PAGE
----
An Asian police officer whose career was ruined by institutional discrimination has dismissed promises by Britain's highest-ranking officer to drive out racism within the Scotland Yard as mere "lip service".
Detective Sergeant Gurpal Singh Virdi will today hand in his warrant card and become what he describes as one of only a dozen or so ethnic minority police officers to survive a full 30 years with Britain's largest police force.
Last month Commissioner Bernard Hogan-Howe vowed to become an "implacable enemy" of racists within Scotland Yard, promising to "drive them out of the Met". But Mr Virdi, whose career has been defined by a racially motivated character assassination and a subsequent smear campaign by his colleagues, says he does not believe the Met has changed.
Speaking exclusively to i, the retiring officer said: "There has been no mention of an exit interview. The Met never wants to learn lessons from people like me. It's more likely they'll be getting the champagne out."
The 53-year-old – whose work in his local community has earned him a slot as an Olympic torchbearer – was sacked in 1998 after being erroneously charged with sending racist, National Front hate mail to black colleagues at Ealing police station. His house was searched for seven hours in the presence of his children, in a manner more typical of anti-terrorism operations.
Mr Virdi says the raid, which was authorised by then deputy commissioner John Stevens, came just weeks after he had threatened to go over the head of his superiors regarding what he felt was a sloppy investigation of a racist stabbing attack.
Mr Virdi had pointed out the parallels between the investigation and that of Stephen Lawrence's murder five years earlier; weeks later he was arrested and suspended.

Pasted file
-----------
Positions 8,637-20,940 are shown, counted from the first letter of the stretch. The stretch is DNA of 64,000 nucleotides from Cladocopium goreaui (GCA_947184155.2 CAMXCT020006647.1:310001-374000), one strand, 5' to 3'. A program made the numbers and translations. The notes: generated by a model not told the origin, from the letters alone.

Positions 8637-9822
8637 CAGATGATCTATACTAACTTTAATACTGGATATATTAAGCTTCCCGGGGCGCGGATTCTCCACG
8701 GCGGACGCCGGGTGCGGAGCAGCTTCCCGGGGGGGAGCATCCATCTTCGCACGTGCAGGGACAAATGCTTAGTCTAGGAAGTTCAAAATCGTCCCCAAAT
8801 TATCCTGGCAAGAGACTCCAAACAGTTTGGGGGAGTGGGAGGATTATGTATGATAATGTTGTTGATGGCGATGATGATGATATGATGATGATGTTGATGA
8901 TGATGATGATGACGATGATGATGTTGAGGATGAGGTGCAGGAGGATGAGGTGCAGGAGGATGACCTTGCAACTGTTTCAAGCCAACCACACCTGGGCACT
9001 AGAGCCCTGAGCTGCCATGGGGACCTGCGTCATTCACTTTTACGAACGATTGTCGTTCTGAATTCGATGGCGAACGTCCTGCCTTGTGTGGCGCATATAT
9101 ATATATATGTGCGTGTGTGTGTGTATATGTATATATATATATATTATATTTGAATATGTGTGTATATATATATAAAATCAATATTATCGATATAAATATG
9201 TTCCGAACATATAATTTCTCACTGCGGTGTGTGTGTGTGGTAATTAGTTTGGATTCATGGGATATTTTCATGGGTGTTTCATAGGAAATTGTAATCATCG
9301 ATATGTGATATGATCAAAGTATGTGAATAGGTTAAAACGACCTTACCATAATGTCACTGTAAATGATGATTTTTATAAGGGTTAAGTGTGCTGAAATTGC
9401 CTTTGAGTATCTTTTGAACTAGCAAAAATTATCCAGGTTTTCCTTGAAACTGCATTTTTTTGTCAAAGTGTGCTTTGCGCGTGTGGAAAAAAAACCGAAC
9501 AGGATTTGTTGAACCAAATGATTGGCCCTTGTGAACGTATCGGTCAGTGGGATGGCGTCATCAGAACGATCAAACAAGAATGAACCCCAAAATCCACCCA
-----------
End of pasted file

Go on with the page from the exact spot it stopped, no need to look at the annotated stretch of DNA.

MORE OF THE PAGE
"My career finished in 1998," he said. "As soon as you raise your head above the parapet, your career is finished, and everyone in the police service knows that...that hasn't changed."
It took almost a year for the Crown Prosecution Service to decide there was insufficient evidence to prosecute him – not least because the internal racist mailings continued while Mr Virdi sat at home.
Nevertheless, Scotland Yard seemed determined to make an example of him and he was sacked in March 2000. Later that year an employment tribunal found that the Met's investigation had racially discriminated against Mr Virdi.
The Independent Advisory Group, set up after the Lawrence inquiry to monitor the Met's performance on race crime, described the investigation as "disgraceful" and "a high-profile character assassination". In February 2001, Mr Virdi and his librarian wife, Sathat, were assured by Commissioner Stevens that lessons had been learned, and he was sent a written apology.
An independent inquiry by the Metropolitan Police Authority concluded that there had been a smear campaign against him. Mr Virdi went back to the Met in 2002 against the wishes of his wife, who had witnessed her husband's health and career collapse. Despite all that has happened, he says he has no regrets about returning.
The officers responsible for sending the racist hate mail in 1998 have never been found.
The Met said it did not comment on individual cases, but pointed to the Commissioner's public statements on driving out racism.
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